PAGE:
Percy Harris, a tall, gifted, and hard-working middleweight who, in his own words, “left his best stuff and was burnt out in the amateurs,” had just 19 pro fights. Still, “No Mercy” left his mark on the sport nonetheless. Not many fighters can say they faced a young Bernard Hopkins and a young Roy Jones Junior.
Harris can, and what’s more, he is adamant he defeated Hopkins when they met in the summer of 1990.
Harris, who exited with a 15-4(9) record in early 1993, has some story to tell and he kindly does so here for the benefit of Eastside Boxing readers:
Q: First of all, Percy, what was your amateur record?
Percy Harris: “I had about 140 amateur fights, with, I think, eight losses. I should actually have turned pro in 1984 or ’85 (instead of 1989). I left it too late. I went pro at age 25, but my best years were at the amateur level. I should have turned pro at age 20. I do say that as an amateur, I was unbeatable.”
Q: You boxed in that USA vs. Russia amateur tournament in 1985, which was shown live on ABC. Your fight, your win over the Russian guy, Ayslbek Kilimov, was judged the best fight of the night.
P.H: “It was a great fight. They actually were not going to show it, but the fight got that much attention. They had to show my fight. Then as a pro, I won my belt, the IBF inter-continental middleweight title, in Italy.”
Q: When you beat an undefeated Thomas Tate. A great win for you.
P.H: “That was my best win. I beat him with ease, I really did. And do you know – I took that fight all by myself! What I mean is, I went to Italy; they called me five days before the fight, and I had nobody in my corner. I literally had to get my corner together when I was out there – honest truth.
But myself, I never really loved boxing. My dad got me into it, pushed me really, at age 9. I never loved it – I had to box. But when you do something for so long, you get good at it. Boxing, to me, it was like walking, talking.
But I never did love it. I got out at age 29, so that’s 20 long years. And when I got out of boxing, it was so great. Even now, not having to do it, it’s like Christmas Day every day. Boxing was programmed into me. It’s so tough. The Roy Jones fight at the end, I took that for the money; I wasn’t in shape. I lost that fight, and I walked away, and I never looked back.”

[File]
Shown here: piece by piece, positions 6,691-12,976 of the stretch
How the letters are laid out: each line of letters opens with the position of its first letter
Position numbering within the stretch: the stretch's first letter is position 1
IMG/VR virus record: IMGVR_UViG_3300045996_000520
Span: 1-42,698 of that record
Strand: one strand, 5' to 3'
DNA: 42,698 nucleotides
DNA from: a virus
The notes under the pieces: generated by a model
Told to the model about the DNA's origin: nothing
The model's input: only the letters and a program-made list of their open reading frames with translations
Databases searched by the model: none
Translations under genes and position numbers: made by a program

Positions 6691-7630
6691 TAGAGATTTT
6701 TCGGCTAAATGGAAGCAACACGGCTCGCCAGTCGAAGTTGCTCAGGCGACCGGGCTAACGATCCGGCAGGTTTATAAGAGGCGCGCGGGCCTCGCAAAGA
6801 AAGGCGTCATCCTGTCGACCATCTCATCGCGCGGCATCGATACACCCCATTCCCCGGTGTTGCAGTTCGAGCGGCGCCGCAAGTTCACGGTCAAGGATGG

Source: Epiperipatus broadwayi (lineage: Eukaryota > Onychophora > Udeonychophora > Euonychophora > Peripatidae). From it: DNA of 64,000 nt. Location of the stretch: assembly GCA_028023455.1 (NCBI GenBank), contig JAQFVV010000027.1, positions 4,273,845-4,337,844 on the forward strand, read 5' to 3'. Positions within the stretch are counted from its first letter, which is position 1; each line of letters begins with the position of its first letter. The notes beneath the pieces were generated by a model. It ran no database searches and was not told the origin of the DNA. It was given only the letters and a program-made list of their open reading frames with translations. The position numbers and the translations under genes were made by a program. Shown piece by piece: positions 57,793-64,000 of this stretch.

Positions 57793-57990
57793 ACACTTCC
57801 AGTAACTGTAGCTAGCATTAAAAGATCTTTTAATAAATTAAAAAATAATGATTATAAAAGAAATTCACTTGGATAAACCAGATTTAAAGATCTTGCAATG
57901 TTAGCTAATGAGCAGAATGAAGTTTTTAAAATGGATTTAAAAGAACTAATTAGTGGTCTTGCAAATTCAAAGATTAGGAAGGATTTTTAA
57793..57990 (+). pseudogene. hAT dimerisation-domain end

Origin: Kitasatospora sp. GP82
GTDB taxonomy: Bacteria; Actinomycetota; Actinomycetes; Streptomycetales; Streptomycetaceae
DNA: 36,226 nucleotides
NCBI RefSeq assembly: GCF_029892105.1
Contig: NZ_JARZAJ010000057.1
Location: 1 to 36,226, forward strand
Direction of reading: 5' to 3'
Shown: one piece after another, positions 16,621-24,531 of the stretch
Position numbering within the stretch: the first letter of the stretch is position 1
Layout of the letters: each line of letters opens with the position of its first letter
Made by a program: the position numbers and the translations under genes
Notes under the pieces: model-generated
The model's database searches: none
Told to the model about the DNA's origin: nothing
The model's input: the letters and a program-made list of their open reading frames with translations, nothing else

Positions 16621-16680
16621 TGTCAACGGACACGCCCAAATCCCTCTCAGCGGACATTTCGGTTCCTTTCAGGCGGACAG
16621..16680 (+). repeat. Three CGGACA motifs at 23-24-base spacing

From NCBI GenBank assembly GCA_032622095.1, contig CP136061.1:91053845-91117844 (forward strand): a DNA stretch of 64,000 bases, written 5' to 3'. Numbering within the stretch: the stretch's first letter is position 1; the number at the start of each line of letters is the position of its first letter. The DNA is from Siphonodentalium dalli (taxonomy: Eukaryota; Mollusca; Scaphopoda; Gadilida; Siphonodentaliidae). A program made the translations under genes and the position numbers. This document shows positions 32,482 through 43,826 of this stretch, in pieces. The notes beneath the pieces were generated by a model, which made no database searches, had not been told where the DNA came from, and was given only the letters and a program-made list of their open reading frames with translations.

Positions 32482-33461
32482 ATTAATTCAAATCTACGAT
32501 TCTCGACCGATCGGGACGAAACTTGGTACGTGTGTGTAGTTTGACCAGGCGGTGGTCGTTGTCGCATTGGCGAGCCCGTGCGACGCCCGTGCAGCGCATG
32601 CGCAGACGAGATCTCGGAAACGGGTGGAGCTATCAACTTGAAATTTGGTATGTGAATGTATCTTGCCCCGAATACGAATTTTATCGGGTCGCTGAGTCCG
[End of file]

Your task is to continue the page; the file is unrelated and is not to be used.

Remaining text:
Q: You also fought a young Bernard Hopkins, in what was your ninth fight?
P.H: “Let me tell you about the Hopkins fight – hear me out. I beat Bernard Hopkins, right there in his backyard in Philly (the fight actually took place in Atlantic City, New Jersey, on the undercard of the Ray Mercer-Bert Cooper slugfest).
I wouldn’t lie to you. I tell the truth: I got beat bad by Jones, but I beat Hopkins. I lost all four rounds against Jones, but I won all six rounds against Hopkins. I beat Bernard from round one to round six, like a father beats a child! Okay, to be absolutely fair, the first round was even, but the next five rounds, it was all me.”
Q: How great was Jones, and how great was Hopkins?
P.H: “Well, for the Jones fight, I wasn’t in shape. He beat me clearly, but I did want a rematch with Jones. He had speed and power; he really did – he was an A-class fighter. I know how taking shots is bad for you, and I knew after that fight that it was time for me to go.
I left boxing, and it was the happiest day of my life. I’m 57 now, and I left boxing at age 29. It’s a tough business. Today, I run a bar and a nightclub, and I play a lot of golf. I mean it when I say it, too – golf is the toughest sport in the world. You have to have so much skill, dedication, and a willingness to learn. Boxing is easy next to golf. I’m way happier today, out of boxing. I have a son, and no way would I ever let him be a boxer.
“But Jones, his speed and power, he was sharp and super-quick, he was special. He was a good deal younger than me. But I did, I took that fight for the money, and I wasn’t in shape. But I’d say this – Jones, hands down, is the better fighter of the two. Hopkins, I really did beat him in his backyard. I beat him up – you go and ask him. He won’t talk about that fight. But tell Roy Jones, tell him I still want that rematch, even now!”
Q: How do you rate the sport today?
P.H: “These guys today, yeah, they fight once a year. If I’d did that, I’d have never lost! But my best years went in the amateur career I had. Myself and Mark Breland, we gave our best to the amateur program. I should have gone pro sooner than I did. But I can’t look back. I’m happy. I got out with my brains, with my ability to talk. I spent enough time in boxing.”